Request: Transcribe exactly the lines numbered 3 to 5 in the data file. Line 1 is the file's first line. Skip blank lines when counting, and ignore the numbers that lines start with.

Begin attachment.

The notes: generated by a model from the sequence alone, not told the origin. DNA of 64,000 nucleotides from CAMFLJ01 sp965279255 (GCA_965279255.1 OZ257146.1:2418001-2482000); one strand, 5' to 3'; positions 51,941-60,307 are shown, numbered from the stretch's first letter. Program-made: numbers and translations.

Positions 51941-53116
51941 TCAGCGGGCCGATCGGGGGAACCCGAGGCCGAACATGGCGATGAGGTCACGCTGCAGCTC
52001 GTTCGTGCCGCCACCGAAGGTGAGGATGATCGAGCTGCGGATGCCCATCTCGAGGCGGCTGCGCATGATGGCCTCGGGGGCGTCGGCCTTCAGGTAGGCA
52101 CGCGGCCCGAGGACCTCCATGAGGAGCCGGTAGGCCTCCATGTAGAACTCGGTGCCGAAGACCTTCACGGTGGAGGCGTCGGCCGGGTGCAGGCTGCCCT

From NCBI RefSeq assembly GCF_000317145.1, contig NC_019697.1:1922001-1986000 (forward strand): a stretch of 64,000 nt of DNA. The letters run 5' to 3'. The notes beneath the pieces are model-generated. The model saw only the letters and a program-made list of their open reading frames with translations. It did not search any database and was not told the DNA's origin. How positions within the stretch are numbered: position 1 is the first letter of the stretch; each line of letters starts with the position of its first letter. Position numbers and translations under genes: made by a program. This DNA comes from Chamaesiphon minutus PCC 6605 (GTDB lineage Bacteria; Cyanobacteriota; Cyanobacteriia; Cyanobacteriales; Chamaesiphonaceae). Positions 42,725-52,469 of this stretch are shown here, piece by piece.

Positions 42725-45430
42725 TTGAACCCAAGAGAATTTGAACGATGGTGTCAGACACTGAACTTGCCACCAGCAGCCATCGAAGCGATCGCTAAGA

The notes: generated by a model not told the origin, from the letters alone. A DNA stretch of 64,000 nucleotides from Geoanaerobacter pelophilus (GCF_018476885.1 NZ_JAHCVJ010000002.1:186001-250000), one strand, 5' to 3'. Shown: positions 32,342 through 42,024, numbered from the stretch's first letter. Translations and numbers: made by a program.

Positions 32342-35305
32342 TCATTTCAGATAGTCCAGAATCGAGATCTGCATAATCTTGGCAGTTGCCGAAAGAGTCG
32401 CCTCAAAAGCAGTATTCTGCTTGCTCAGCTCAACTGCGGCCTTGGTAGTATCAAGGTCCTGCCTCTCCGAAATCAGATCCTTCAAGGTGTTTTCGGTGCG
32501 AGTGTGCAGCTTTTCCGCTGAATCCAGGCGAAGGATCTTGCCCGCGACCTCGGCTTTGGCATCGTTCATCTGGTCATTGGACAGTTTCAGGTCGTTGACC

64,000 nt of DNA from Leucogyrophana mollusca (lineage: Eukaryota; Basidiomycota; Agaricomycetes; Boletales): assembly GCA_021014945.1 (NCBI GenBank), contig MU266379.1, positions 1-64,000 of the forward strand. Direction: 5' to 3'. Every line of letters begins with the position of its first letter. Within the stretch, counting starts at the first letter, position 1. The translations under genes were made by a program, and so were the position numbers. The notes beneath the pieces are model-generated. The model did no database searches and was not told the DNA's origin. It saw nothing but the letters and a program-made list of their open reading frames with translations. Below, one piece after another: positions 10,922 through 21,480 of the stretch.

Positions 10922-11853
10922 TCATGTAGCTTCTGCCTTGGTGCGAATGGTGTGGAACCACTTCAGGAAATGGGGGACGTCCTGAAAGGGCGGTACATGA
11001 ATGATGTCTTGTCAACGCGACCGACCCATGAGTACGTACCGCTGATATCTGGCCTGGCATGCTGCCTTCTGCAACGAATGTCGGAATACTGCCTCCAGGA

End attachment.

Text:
51941 TCAGCGGGCCGATCGGGGGAACCCGAGGCCGAACATGGCGATGAGGTCACGCTGCAGCTC
52001 GTTCGTGCCGCCACCGAAGGTGAGGATGATCGAGCTGCGGATGCCCATCTCGAGGCGGCTGCGCATGATGGCCTCGGGGGCGTCGGCCTTCAGGTAGGCA
52101 CGCGGCCCGAGGACCTCCATGAGGAGCCGGTAGGCCTCCATGTAGAACTCGGTGCCGAAGACCTTCACGGTGGAGGCGTCGGCCGGGTGCAGGCTGCCCT